Still, the idiocy has snowballed to huge levels right now, and it seems to be growing. Besides the usual knee-jerk reactions to any subject even remotely related to privacy on the internet, which is to be expected, things are going way out of proportion.

Someone started posting personal information (name and phone, address, etc…) they Googled from the name Blizzard Poster Bashiok has revealed on the forums. The phone number people started spreading around got so crammed with calls that no one is picking it up anymore. The catch? That address was nine hours of travel away from the Blizzard offices.

They got the wrong guy! It wasn’t Bashiok at all! Some poor guy had at least dozens of calls from angry internet vigilantes who did not do the research!

Can you see the problem with internet anonymity? Without any accountability for what they do, people can just troll and bother random people at-will, whether they’re right about it or not. And they get off scot-free. As long as people still do this sort of thing, RealID will have some weight behind it.

What am I saying?

People have blown this way, way out of proportion. Once they get into scaremongering (“RealID can get you killed!”, everything can get you killed) and anecdotes like “I Googled my own name and found XYZ! OMG!”, they lose their point.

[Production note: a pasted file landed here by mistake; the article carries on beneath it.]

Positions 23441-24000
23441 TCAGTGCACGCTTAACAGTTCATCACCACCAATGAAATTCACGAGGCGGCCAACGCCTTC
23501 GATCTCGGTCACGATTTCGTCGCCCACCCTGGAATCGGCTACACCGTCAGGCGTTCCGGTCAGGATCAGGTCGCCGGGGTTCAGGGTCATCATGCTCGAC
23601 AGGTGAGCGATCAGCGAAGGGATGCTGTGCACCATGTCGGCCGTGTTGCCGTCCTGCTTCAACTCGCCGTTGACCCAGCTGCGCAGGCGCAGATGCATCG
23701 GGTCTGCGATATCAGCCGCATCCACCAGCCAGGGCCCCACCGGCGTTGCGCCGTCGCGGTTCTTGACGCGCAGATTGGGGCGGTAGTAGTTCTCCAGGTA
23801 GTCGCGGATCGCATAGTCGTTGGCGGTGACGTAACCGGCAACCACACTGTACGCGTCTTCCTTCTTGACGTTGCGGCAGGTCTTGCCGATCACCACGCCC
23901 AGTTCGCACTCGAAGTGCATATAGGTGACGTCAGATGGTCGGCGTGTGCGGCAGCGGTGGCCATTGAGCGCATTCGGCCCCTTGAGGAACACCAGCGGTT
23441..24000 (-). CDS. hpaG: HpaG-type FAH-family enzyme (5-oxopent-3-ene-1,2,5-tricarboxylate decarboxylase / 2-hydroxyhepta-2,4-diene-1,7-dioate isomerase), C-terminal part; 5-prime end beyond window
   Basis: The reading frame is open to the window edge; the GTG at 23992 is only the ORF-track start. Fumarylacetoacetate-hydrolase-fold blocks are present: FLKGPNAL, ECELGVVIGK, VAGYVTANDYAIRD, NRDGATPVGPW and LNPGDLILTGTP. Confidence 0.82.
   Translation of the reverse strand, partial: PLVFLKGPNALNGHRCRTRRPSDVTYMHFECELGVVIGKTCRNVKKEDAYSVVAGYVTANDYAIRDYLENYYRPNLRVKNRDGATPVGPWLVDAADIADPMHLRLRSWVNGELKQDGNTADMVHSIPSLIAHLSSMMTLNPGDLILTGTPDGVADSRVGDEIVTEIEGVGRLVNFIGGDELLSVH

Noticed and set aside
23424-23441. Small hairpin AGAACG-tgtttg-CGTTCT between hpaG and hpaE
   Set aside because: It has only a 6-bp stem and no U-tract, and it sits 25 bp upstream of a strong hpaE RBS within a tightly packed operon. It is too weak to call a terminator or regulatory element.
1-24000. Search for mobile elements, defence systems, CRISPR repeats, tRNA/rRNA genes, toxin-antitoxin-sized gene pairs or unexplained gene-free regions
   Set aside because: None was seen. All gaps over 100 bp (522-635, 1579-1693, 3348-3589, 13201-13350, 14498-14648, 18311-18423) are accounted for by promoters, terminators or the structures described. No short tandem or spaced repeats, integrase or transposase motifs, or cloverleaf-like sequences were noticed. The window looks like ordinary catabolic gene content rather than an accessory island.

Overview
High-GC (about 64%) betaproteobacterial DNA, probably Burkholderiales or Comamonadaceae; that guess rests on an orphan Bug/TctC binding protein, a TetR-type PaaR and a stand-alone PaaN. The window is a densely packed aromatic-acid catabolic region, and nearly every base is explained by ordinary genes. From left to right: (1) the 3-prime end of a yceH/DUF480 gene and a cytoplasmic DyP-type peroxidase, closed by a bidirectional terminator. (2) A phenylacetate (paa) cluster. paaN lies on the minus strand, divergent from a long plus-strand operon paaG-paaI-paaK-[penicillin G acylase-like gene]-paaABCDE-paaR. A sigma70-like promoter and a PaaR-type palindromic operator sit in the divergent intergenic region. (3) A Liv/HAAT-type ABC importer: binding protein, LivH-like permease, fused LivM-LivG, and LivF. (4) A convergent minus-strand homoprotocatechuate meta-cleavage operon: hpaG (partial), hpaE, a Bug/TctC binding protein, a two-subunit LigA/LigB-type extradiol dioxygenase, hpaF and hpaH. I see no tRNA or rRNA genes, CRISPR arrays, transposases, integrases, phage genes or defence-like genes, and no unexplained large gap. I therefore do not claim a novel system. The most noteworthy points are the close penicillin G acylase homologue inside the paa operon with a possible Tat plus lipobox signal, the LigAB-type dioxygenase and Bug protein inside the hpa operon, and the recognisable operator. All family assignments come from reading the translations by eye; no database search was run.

Some people say they don’t want their coworkers, present or future to know they play World of Warcraft. Apparently, that makes them look bad. If it’s that bad, they might want to reconsider playing the game at all. Or just, you know… posting on the forums after this change goes through. If nearly as many people leave the forums as they’re saying they’ll leave the game, places like MMO-Champion and Wowhead will become a lot more popular. You still have a place to go there.

Apparently, some people don’t want to be “outed” as gamers.

Me, I’d rather have it showing first name and last initial on the forums, plus your character name underneath it. Like, Orlando M., <Rikkard> (that’s my ‘Lock, by the way). Or simply a system where you have one nickname for every credit card assigned to your account. I think that would work better. Either way, I’m not concerned. Even if I posted on the forums, I’m not one to flame or troll. And really, if I wanted to bother with it, I would cancel my subscription.

That’s still an option. If you disagree so much with this change, stop playing the game, don’t pay for it. If enough people do it, Blizzard will notice it. And, being a company and needing to make good profits to support their huge operations, they will do something about it if it puts a dent on their finances.

There is a contract between you and Blizzard that you have to accept when you use their service. World of Warcraft and its forums aren’t a product, they’re a service. That’s why we keep paying for it. We’re renting memory and processor power from their servers, not buying the game from them. So, if there’s something in their service that you don’t like, refuse to sign the next version of the Terms of Service that pops up and cancel your subscription. That’s enough. If they still use your information after you’ve refused to share it by not accepting their terms, sue them.

I’m actually happy Blizzard has given us such advance warning. That way the Internet Hive Mind will go over it, lose interest, and then we’ll be able to have meaningful arguments once the thing really drops. Smart move, you have to admit.